Warning: Here be spoilers by the dozen.

Image Courtesy of Starz.com

The New World is about a new reality. We’re first introduced to pedophile-child murderer Oswald Danes (Bill Pullman) as he’s about to be executed for his crimes. Meanwhile, analyst Esther Drummond (Alexa Havins) and CIA officer Rex Matheson (Mekhi Phifer) are puzzling out why and how someone would bypass security and email a single word to station chiefs, “Torchwood.”

That’s when everything changes. Danes’ execution is carried out, Matheson is in a fatal car crash. Except they don’t die. No one does. No one can.

“Miracle day,” creates a new world and a new mystery that seems like something right up Torchwood’s street. Except there is no Torchwood. The last time we saw Jack Harkness (John Barrowman) and Gwen Cooper (Eve Myles,) he was leaving the planet after the death of his lover and she was pregnant. Now Gwen and husband Rhys Williams (Kai Owen) are living in the wilds of Wales with baby daughter Anwen, and answer the door with an arsenal at their fingertips.

Russell T. Davies has returned to the miniseries format of Torchwood: Children of Earth. Fanbase issues aside (see my thoughts, here), it’s a format that works. Rather than constantly inventing a new alien-of-the-week, Davies has created a circumstance that gives him a blank canvas to address big questions.

If no one can die, how long will our resources last? If no one can die, how long will people suffer? If no one can die, how long before it’s the only thing we pray for?

Havins’ Esther Drummond, a plucky CIA analyst who doesn’t know when to stop asking questions, serves as the audience proxy in much the same way Eve Myles did in the first episode of Torchwood. She’s saddled with far too much stilted expository dialogue and action, not to mention inappropriate shoes. While Myle’s immediately established Gwen as stubborn and humane, Esther is vague and a little drippy. (Note to costumers: I don’t care how tiny the actress is, character-appropriate costuming matters. CIA analysts don’t dig around archives in five-inch stilettos.)

There are a lot of echoes to “Everything Changes”, including the inevitable use of retcon when Esther first meets Jack: The explanation of Torchwood’s origin and function, the inevitable discussion of photos which show a man who looks just like him.

Esther: “Is he your father?”
Jack: “I suppose he must be.”

In a story that hinges on the fact that no one can die, Davies has created a little wrinkle: Jack appears to be mortal. He can be injured, maybe even die.

TW: MD is not for the squeamish. There’s quite a bit of body horror, from Danes’ execution and Matheson’s impalement, to a man who attempted to kill Jack by strapping a bomb to his chest and whose charred remains are still conscious. When Jack inquires whether a body could still survive if the head were cut off, the answer is pretty gruesome. That scene also contains two delightful continuity nods: Jack poses as, “Owen Harper, FBI,” and while gruesome, it does explain The Face of Boe a little bit more, when the severed head’s eyes open. There’s also a truly chilling performance from Bill Pullman. Oswald Danes crimes are heinous, and the stone-cold rationality he displays while demanding to be released, since his sentence was carried out, is frightening. Whether Danes is an adversary they’ll have to fight, or will become the moral compromise our heroes have to make, remains to be seen. Pullman made my skin crawl, and I can give no higher praise.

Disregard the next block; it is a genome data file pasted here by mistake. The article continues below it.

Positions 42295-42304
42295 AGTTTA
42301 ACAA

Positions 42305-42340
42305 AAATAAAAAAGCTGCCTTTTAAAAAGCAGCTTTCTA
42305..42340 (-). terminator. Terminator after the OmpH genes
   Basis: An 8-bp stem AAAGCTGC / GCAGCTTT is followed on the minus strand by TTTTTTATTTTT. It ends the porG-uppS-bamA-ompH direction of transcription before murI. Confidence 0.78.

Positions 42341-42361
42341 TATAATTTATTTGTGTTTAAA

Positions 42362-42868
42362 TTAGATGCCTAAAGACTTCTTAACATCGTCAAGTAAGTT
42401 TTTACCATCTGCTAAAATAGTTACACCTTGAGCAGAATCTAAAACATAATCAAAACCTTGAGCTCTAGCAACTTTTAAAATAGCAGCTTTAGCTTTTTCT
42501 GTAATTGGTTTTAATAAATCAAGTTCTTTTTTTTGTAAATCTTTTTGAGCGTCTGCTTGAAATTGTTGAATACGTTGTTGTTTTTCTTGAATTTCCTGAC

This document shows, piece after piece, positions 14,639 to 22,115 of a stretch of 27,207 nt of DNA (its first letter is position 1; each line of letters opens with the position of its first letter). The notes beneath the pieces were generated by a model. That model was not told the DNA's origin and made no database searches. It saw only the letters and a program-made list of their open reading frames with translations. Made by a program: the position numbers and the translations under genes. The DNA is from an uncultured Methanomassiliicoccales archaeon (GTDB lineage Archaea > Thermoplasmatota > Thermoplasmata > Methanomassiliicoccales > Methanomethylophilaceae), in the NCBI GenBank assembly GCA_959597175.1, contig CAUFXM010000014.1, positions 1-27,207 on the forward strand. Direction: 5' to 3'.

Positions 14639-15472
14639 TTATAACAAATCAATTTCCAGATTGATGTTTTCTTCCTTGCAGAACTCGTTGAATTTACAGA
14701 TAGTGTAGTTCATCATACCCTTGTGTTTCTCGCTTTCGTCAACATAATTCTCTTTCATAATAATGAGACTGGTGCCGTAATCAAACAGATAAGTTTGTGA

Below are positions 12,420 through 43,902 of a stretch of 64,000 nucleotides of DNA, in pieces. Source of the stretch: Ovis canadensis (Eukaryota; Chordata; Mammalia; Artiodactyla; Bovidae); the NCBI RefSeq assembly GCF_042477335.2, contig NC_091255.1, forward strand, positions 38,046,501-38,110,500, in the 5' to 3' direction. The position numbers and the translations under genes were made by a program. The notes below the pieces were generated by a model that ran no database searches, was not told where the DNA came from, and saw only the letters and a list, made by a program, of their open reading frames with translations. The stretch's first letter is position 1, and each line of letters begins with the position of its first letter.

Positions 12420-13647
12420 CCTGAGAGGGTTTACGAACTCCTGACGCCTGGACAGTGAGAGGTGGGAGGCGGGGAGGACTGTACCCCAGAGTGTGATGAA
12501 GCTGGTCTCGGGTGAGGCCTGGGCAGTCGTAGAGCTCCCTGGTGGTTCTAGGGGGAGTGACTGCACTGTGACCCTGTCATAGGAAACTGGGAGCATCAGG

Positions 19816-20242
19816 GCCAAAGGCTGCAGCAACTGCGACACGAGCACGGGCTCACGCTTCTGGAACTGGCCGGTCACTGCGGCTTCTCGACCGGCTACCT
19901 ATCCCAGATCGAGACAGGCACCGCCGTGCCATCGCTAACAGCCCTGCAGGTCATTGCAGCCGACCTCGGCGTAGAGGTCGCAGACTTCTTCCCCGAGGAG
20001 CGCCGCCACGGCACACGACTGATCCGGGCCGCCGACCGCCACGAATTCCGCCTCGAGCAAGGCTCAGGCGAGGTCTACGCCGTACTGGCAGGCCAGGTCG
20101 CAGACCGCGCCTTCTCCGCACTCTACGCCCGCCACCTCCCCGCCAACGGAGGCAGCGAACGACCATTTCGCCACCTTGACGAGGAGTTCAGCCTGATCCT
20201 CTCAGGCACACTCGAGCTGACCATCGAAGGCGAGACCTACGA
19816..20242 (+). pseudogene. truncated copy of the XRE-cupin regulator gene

Mekhi Phifer spends most of the episode in a hospital bed, but Rex Matheson is still a bit of an enigma. Establishing that he’s a cocky bastard, and ultimately driven and capable, is all we get in this first episode. Arlene Tur’s Dr. Vera Juarez is an interesting link between Rex, Esther and Jack and I’m hoping we’ll see more of her as the season progresses. Phifer also gets one of the best lines in the episode while crossing the Severn Bridge into Wales, “It’s like the British equivalent of New Jersey.”

Image Courtesy of Starz.com

Tom Price returns as Sgt. Andy, and he and Kai Owen’s Rhys provide grounding presences for both Gwen and the audience. This is still the Torchwood we know and love, with a bit of an American spin. As for that spin, it fits Torchwood like a glove. While the incongruity of action heroes based beneath the Roald Dahl Plass in Cardiff was part of Torchwood’s charm, (and still is,) the slightly glossier, faster pacing of its Americanization doesn’t hurt it in the slightest. We get Gwen Cooper being a Badass Mother, putting earmuffs on Anwen before shooting at a helicopter, and taking up a rocket launcher when it gives chase.

Myles and Barrowman don’t get as much screen time as the new kids on the block, but every second matters. No longer a newbie or even a veteran, this is Gwen Cooper the survivor of Torchwood. Whether it’s the influence of the team of writers on “Miracle Day”, new directors, or simply being outside the environment of BBC Cardiff, Barrowman has stepped up his game. Jack Harkness is still attractive and charismatic, but he’s also not nearly as brash and cocky as we’re used to seeing him. He’s not in charge anymore, he doesn’t have the resources he’s had in the past, and now he’s facing the double-edged sword of his own mortality, just as the rest of the world is facing one of immortality. Seeing Barrowman and Myles together is the cherry on top of TNW. It’s not a perfect episode, but it does what it needs to do: it establishes both the plot of this season, and the Torchwood universe for new viewers, while drawing all the characters together and reuniting Jack and Gwen. There are nice touches on the political and legal environment in a post-9/11 world, (or, post-456,) and we know there are big questions and struggles ahead, as Matheson has Gwen, Jack, Rhys and Anwen taken into custody for rendition.

What happens next? I don’t know, but I want to find out.